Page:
Monthly Archives: May 2012

Stating the Obvious About Standard English

Like many language enthusiasts, I was dismayed by two recent New Yorker pieces implicitly criticizing the field of modern linguistics. The first was a negative review of Henry Hitching’s The Language Wars: A History of Proper English, the second a … Continue reading

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Posted in American English | Tagged , , | 6 Comments

The Brooklyn Accent (And the City it Stands For)

Like almost any theatre student in New York, I spent my share of time during college at the Drama Book Shop. Naturally, I always gravitated toward the voice and speech section of the shelf. I remember browsing through a book … Continue reading

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Posted in American English | Tagged , | 7 Comments

Sean Connery’s /s/

Reader Jason Reid wrote me recently with a thoughtful question about a notorious celebrity quirk of pronunciation: Comedians often imitate Sean Connery by pronouncing /s/ like /?/ (as in she). Does Sean Connery really not make a distinction between those … Continue reading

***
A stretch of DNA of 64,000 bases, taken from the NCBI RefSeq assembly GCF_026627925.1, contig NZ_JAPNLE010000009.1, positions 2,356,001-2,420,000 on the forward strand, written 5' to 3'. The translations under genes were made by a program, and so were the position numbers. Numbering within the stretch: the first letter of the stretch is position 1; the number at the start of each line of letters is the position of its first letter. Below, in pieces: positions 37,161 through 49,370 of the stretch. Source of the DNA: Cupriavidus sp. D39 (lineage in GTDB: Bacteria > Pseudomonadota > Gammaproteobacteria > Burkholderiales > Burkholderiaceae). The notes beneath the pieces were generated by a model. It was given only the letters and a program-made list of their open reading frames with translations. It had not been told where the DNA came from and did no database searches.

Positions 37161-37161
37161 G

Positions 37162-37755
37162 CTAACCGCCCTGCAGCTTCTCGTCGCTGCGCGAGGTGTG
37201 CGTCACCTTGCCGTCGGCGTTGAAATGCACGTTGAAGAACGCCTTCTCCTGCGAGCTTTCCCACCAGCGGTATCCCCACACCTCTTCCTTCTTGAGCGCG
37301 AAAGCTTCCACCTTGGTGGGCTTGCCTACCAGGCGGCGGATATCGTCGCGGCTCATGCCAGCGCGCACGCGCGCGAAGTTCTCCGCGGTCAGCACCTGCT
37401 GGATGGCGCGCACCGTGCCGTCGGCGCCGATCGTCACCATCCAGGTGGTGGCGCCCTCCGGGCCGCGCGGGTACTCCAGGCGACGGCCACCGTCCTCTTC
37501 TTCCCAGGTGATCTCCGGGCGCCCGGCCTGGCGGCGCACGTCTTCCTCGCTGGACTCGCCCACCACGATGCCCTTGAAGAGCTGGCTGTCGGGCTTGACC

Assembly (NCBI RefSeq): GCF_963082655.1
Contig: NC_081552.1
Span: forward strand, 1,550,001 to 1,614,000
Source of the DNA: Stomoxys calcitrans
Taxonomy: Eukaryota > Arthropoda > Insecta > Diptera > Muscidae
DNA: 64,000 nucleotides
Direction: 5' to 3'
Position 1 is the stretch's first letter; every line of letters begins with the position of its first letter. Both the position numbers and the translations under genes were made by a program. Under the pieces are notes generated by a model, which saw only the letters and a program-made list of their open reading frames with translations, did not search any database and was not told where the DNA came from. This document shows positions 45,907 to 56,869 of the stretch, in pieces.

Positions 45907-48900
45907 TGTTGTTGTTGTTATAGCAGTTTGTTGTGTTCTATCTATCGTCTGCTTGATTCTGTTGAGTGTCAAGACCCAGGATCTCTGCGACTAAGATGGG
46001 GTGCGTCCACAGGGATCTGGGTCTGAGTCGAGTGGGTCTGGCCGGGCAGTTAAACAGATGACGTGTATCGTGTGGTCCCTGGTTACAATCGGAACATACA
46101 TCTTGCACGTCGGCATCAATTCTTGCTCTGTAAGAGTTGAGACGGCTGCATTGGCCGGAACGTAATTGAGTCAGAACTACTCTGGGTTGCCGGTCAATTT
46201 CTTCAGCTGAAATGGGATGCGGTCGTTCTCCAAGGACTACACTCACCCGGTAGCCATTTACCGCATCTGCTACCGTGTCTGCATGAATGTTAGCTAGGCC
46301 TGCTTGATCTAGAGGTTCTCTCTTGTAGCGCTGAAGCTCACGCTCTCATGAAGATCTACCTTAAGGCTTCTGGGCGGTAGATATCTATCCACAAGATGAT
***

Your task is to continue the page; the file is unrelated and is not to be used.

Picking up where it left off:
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Posted in English Phonetics | Tagged , , | 15 Comments

Place Names

Do place names offer us any insight into the formation of dialects? In a convenient alternate universe, one would be able to make a map of the etymology of place names in America, label which nations or regions these etymologies … Continue reading

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Posted in American English | Tagged | 10 Comments

Impolite ‘Please’

‘Don’t forget your please and thank you!’ was perhaps your grandmother’s way of saying ‘try to be polite.’ Yet while ‘thank you‘ is still important to civilized discourse, I find that ‘please‘ has almost the opposite effect in American English. … Continue reading

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Posted in American English | Tagged | 18 Comments

How Dirty was ‘Bloody?’

When I was in elementary school, a teacher informed me that “in England, ‘bloody‘ is a dirty word.” Even at eight years old, this sounded like an exaggeration, the linguistic equivalent of those stuffy Victorians who were shocked by ankles. … Continue reading

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Posted in British English | Tagged | 21 Comments

Bowling or Boeing?

I’ve spent the past few days in Pennsylvania. Accents in the Southern half (or so) of the state tend to feature l-vocalization, the process by which /l/ at the end of a word or syllable becomes a vowel (usually some … Continue reading

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Posted in American English | Tagged | 14 Comments